Water is essential to life. Our bodies are around 60% water. Water retention (otherwise known as oedema) is the buildup of fluid in the body. Water retention causes puffiness in the feet, legs, hands, eyes and even the stomach and breasts. Skin often feels tight and the affected body part may feel heavy. Pitting water retention is when affected areas temporarily hold the imprint of your finger when pressed.
The most common causes of water retention are high levels of salt in the body, dehydration, hormonal changes and food intolerances. Most of us have experienced water retention to some degree. On hot days you may notice your fingers feel puffy. Sore and swollen breasts before your period are usually a result of water retention.
If you’re struggling with water retention, try these five simple tips. The goal is to get water out of the tissues and into the cells. This blog post is no way a substitute for personalised medical advice. Water retention can be a sign of poorly functioning liver or kidneys. If the swelling is sudden or is only present on one side of the body, go and see a doctor. Moreover, if you’re experiencing shortness of breath or chest pains, call the emergency services.
Eat Enough Protein
Protein strengthens the walls of the blood vessels and prevents fluid from leaking into surrounding tissues. Low levels of serum protein called albumin, often result in water retention in the lower body (i.e., legs, ankles, feet). Including a quality protein such as fish, poultry, meat or eggs. Mixing a combination of vegetarian protein sources; such as beans, pulses, tofu and tempeh can serve as a substitute.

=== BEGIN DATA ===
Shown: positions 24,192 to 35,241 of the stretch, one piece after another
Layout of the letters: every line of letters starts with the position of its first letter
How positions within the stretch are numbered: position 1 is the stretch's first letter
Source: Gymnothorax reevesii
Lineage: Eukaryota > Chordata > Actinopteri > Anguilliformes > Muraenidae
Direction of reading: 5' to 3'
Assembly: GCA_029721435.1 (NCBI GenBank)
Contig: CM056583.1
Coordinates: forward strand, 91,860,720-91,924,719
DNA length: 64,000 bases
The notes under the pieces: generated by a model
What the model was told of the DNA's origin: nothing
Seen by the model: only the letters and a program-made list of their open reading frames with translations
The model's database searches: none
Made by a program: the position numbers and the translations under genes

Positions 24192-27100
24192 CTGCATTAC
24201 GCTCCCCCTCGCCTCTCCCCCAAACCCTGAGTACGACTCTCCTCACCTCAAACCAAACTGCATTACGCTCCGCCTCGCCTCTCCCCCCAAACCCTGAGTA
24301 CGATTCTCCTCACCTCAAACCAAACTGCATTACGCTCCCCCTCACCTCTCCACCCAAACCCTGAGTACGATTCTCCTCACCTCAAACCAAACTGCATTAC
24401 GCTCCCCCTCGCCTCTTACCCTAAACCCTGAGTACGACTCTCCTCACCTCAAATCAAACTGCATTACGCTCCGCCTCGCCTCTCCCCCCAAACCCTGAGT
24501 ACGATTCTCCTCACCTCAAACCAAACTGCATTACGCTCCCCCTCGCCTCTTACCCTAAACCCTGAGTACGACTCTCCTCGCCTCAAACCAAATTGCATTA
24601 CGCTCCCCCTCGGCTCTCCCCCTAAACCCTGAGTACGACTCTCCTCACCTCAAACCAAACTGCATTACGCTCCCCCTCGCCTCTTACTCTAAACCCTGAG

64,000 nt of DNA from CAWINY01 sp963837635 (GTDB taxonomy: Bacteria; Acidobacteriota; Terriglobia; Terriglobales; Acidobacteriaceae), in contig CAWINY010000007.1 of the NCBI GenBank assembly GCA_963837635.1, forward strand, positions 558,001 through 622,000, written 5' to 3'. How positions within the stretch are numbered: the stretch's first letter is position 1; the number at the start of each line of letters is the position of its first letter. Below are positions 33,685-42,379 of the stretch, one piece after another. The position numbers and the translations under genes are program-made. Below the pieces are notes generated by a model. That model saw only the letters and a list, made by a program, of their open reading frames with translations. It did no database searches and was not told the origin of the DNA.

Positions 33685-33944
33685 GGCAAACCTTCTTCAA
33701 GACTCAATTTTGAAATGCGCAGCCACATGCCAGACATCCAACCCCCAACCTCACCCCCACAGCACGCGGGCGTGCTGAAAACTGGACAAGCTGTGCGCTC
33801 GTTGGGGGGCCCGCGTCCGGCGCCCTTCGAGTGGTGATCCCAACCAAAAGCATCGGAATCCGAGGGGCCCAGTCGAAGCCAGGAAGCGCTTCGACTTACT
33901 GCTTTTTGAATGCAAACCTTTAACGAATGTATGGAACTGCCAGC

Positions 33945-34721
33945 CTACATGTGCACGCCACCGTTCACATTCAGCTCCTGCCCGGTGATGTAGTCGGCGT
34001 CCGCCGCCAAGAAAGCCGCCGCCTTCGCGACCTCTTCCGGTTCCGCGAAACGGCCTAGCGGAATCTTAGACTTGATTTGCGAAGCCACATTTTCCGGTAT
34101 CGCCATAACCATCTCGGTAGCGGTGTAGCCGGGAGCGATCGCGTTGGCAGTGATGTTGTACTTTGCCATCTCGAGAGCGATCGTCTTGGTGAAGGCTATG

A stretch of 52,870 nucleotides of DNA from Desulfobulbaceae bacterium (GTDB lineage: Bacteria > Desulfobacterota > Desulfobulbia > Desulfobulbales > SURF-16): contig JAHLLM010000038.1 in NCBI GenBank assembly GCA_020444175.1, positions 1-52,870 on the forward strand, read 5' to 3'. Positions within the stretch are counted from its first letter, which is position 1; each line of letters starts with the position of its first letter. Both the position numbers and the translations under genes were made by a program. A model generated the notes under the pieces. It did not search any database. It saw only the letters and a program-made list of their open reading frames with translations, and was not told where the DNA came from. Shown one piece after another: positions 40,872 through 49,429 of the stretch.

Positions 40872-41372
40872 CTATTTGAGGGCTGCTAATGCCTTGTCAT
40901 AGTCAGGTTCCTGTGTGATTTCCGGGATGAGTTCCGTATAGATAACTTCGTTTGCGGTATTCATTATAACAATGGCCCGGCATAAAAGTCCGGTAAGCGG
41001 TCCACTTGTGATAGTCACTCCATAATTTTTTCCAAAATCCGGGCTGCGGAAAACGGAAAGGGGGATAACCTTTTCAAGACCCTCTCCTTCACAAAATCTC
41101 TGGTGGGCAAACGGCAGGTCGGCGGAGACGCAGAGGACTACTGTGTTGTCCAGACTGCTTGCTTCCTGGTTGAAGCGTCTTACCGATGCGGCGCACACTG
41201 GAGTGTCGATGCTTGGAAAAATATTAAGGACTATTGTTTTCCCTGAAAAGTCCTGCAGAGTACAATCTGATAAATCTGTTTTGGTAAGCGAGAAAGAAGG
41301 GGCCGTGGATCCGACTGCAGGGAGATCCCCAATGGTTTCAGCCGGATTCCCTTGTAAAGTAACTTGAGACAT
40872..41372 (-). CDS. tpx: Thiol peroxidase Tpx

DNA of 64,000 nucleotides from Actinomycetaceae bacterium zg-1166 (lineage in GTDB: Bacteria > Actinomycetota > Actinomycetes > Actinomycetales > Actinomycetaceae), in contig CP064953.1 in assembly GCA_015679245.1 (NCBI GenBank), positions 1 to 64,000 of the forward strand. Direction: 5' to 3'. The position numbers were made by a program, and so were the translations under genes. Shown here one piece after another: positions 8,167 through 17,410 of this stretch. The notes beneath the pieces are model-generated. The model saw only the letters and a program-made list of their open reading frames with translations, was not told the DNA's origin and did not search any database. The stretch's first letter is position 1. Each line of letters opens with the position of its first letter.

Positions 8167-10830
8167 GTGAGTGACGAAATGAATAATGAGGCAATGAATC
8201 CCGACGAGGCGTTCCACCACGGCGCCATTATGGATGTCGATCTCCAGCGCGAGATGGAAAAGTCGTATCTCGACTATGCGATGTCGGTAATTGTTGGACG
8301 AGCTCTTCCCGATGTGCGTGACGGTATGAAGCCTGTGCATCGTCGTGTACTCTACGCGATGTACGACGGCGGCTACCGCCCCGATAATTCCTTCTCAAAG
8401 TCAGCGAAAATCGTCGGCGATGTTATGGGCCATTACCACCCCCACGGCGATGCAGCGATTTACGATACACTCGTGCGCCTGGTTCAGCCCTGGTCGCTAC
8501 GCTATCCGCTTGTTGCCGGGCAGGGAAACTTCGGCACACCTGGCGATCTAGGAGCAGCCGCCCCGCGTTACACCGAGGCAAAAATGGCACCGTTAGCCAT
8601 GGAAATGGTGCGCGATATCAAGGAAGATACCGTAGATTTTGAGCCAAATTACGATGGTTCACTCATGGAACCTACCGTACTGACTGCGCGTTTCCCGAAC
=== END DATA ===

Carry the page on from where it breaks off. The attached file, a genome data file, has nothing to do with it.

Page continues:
No matter who you are and what you do, it’s important to stay well hydrated. Cutting back on water intake in a bid to relieve water retention is a common mistake. As the blood vessels do not have enough fluid, it’s not getting transported to where it’s needed the most. Therefore, it’s very likely that a person who is suffering from water retention is dehydrated.
Eat Potassium Rich Foods
Potassium helps maintain the balance of fluid inside cells. Fresh fruits and vegetables are rich in potassium. Bananas are the most common food we think of when potassium is mentioned. In fact, several vegetables trump bananas. Green veggies such as broccoli, spinach and Brussel Sprouts have higher levels. Tomatoes, squashes, celery and potatoes are rich in potassium too. Basically, eat a variety of fresh fruit and veg.
Watch sodium intake
Sodium works alongside potassium to maintain cellular fluid levels. When sodium intake is too high, it can cause dehydration (which increases water retention). Cut back on high-salt foods and lessen the amount of salt that you add to foods. It’s not necessary to cut salt out altogether.
Improving circulation in the body is essential. Therefore, avoid standing or sitting for long periods of time. Include some gentle movement in your daily routine. Given dehydration makes the situation worse, now is not the time to think about working up a sweat. Instead, go for a gentle walk, cycle or take part in some water aerobics. Moreover, if your job involves sitting for long periods, be sure to get up and move every hour. Massage is another way to increase circulation. A good massage therapist will know which massage is appropriate for you.